5 Questions Ahead Of The Pence-Harris Vice Presidential Debate
Vice President Pence and California Sen. Kamala Harris square off in the first and only vice presidential debate Wednesday at 9 p.m. ET in Salt Lake City.
Pence has laid low with President Trump undergoing treatment for the coronavirus, a threat the president had downplayed for months. But Pence is going to need to show up in a big way to try to inject some needed positive energy into the Trump-Pence presidential campaign, which has been consistently lagging Biden-Harris in the polls.
Progressives, frustrated with Joe Biden's sometimes uneven public speaking appearances, have been waiting for this moment. They think Harris, who is more than 20 years younger than Biden, can deliver a better rhetorical punch.
Both vice presidential candidates have said they are looking forward to the debate.
"My message to the Democratic nominee for vice president: congratulations. I'll see you in Salt Lake City," Pence said after Harris was selected as Biden's running mate.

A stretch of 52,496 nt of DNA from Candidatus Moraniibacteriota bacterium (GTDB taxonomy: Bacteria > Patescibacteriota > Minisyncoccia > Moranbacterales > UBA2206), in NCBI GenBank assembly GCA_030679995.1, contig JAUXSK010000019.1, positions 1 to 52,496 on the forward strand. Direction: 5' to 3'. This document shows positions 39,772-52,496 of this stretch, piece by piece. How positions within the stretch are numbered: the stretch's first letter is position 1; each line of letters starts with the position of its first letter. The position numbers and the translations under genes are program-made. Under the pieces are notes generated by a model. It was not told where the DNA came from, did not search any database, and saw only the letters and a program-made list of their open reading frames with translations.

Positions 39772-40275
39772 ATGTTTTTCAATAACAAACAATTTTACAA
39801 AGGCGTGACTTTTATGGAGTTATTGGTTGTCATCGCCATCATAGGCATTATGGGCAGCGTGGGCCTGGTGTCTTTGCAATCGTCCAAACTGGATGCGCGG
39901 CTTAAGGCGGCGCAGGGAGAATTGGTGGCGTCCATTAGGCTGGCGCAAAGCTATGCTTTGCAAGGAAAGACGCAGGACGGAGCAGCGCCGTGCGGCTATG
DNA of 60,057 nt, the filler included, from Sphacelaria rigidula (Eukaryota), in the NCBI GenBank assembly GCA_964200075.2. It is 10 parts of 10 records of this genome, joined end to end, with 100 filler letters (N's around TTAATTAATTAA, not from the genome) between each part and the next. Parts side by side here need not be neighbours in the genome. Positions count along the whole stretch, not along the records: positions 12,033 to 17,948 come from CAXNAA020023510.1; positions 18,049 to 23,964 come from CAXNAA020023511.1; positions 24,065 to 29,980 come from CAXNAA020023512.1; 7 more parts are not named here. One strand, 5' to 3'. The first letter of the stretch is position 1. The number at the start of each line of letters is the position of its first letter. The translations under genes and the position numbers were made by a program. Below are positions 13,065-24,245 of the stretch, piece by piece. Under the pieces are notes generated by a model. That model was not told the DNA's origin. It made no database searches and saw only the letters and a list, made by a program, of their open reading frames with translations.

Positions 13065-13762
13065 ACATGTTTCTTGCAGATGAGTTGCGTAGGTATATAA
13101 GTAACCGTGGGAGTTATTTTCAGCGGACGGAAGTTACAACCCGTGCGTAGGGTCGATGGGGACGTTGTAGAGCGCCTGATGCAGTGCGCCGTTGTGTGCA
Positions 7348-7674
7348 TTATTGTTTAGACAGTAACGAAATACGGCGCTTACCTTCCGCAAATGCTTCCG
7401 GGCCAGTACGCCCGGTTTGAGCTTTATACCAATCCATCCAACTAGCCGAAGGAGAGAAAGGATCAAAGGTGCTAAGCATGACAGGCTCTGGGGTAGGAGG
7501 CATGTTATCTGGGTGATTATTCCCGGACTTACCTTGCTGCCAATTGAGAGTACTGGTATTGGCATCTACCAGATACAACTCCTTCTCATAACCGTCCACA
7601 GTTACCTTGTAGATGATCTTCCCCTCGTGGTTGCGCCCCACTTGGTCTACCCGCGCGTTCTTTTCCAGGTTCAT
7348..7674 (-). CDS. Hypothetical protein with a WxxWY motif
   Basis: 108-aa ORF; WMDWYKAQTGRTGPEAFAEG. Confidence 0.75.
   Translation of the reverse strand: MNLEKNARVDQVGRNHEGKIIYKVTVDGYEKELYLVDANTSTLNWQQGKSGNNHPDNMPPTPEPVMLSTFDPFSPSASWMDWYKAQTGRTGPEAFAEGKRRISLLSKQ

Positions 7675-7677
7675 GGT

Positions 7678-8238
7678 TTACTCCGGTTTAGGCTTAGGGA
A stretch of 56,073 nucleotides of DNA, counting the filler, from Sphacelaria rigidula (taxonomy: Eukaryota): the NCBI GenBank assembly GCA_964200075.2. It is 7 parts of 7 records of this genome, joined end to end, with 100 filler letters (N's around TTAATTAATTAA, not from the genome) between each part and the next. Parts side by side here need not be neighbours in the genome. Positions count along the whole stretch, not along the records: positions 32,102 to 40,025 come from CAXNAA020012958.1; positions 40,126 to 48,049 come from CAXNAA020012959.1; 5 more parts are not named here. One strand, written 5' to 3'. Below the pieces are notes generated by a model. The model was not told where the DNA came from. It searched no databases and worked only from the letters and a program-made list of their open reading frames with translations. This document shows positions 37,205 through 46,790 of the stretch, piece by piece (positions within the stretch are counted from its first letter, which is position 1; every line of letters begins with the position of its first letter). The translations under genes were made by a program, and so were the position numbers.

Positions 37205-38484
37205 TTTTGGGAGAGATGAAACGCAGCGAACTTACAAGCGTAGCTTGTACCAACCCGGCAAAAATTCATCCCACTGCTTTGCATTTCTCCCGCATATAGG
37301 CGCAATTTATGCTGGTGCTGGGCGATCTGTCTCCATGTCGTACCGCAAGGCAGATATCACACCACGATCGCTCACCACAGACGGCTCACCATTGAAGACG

Harris responded wryly and with a wide smile in an interview with ABC, simply saying: "Oh good. Me, too. Oh, I'm looking forward to seeing him. Absolutely."
Well, game on. Here are five questions ahead of Wednesday night's debate:
1. Can Pence right the ship?
Eight years ago, it was Biden who helped steady the Obama reelection campaign with his solid performance in the vice presidential debate. It stabilized the narrative of the presidential race after a shaky first debate for then-President Barack Obama.
On Wednesday, the same task falls to Pence, ironically. He needs to have a good debate showing and articulate a clear Trump campaign message after Trump's widely panned first debate performance followed by testing positive for COVID-19, which landed him in the hospital over the weekend.
It's been chaotic for the Trump campaign and White House. If anyone can take the temperature down, it's the understated Pence.
Pence, though, is very conservative, and while that appeals to the base, especially white evangelicals, he and Trump aren't lining up with the middle of the electorate. Independents and suburban voters have abandoned Trump on most issues during the Trump presidency, and Trump did nothing to reach out beyond the base in the first debate. That has to be a task for Pence, but how does he do it given his politics?
2. How does Pence counter a Harris punch?
Harris has shown an ability to go viral and speak in soundbites, whether at high-profile hearings or some of the Democratic primary debates. She will aim to put Pence on his heels, and he's not dealing with the more staid Sen. Tim Kaine of Virginia, Hillary Clinton's vice presidential pick, who went up against Pence in 2016.